For foam Incubators: On day 14, open the incubator and candle the eggs again with your candler. Look for a real dark mass inside the egg and a small clear cell at the big end of the egg. This is the air cell. This is where the chick pokes through first to get its first breath of air.
If you were using the conventional means of incubation and had the humidity too high for these 14 days, your chick might encounter a good amount of water here. This could and often does drown your new chick before it even has a chance to pip the shell.
Watch the air cells
We recommend that you watch the air cells real close. If too large or growing to fast, you need just a little humidity. If they are no bigger than when you started, then you need to decrease the humidity.
If you see any eggs with large amounts of clear spots in them, compare them to the others and if they are very different, discard the eggs that have big clear patches. These embryos may have died for various reasons while developing.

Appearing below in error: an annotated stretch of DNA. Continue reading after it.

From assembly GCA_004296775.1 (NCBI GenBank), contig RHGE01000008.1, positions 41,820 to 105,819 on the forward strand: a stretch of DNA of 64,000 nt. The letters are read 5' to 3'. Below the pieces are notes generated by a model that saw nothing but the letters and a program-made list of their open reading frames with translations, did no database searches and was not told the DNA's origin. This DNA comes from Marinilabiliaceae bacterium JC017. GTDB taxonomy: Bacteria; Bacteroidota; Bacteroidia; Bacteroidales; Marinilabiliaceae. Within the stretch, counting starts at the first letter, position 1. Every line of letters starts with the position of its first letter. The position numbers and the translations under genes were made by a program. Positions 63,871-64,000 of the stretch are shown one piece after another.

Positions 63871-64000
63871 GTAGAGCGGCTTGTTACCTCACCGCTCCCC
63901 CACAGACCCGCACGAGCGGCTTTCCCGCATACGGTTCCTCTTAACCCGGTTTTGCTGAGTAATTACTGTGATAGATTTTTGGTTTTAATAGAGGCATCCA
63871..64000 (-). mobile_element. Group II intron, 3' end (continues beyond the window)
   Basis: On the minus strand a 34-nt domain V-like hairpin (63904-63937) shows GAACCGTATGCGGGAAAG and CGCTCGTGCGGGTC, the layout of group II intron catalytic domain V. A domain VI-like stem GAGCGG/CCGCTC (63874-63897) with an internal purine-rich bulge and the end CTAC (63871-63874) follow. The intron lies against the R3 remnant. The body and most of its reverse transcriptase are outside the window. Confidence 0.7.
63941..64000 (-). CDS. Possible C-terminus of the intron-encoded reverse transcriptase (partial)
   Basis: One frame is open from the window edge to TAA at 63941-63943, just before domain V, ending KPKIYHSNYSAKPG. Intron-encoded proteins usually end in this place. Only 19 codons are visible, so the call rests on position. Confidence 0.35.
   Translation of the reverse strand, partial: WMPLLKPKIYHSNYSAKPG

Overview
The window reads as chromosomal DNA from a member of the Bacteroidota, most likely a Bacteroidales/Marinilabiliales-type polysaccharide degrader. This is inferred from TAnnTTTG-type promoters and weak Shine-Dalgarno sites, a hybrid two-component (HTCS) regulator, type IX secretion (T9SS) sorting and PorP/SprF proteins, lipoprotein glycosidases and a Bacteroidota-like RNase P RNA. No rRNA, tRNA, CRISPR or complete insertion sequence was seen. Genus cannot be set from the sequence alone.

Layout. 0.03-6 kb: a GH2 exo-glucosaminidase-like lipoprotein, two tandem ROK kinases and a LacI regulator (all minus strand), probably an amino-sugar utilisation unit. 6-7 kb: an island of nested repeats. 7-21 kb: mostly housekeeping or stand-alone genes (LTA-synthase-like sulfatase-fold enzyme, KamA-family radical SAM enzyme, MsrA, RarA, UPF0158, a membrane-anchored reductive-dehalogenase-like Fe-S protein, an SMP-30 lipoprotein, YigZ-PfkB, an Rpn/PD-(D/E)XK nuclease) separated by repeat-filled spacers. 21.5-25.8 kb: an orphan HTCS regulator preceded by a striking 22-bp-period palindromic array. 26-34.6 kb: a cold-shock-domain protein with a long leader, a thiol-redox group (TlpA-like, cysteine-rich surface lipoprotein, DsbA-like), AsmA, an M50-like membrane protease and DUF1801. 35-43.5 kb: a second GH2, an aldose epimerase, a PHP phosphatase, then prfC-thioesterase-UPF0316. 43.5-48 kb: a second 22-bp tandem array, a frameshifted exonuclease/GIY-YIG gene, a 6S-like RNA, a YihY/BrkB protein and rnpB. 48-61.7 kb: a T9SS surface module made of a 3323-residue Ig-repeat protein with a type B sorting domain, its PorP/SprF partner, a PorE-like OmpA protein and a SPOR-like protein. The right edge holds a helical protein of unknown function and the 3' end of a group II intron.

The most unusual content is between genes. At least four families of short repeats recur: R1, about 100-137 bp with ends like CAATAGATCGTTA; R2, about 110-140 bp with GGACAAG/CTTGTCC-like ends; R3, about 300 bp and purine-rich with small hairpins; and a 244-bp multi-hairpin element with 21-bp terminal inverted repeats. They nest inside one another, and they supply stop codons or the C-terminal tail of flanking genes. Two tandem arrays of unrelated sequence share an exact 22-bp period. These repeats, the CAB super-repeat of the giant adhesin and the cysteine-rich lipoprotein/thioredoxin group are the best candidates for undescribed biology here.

After you candle them, put the lid back on the incubator and forget about it until day 18. For 1202′s: You should keep and eye on the humidity in these every 4 days or so and candle on the 7th, 14th and 18th days. Watch the air cells closely as they are the best indicator of too dry or too wet.
For foam incubators: On day 18, open the incubator and add a very small amount of water to one of the water channels in the bottom of the incubator. If you notice the humidity in the incubator is above 65% add only a tablespoon of water or two. If your incubator humidity is below 65% add about ½ of the channel full of water.
Remove the eggs from the turner and lay them flat on their sides. Try to allow a little room between them. Then close the incubator. Place the vent plug that doesn’t have the metal inside it back into the bator. You know the one that opens directly into the inside of the bator? Leave the one that has the metal inside of it out of the hole for now.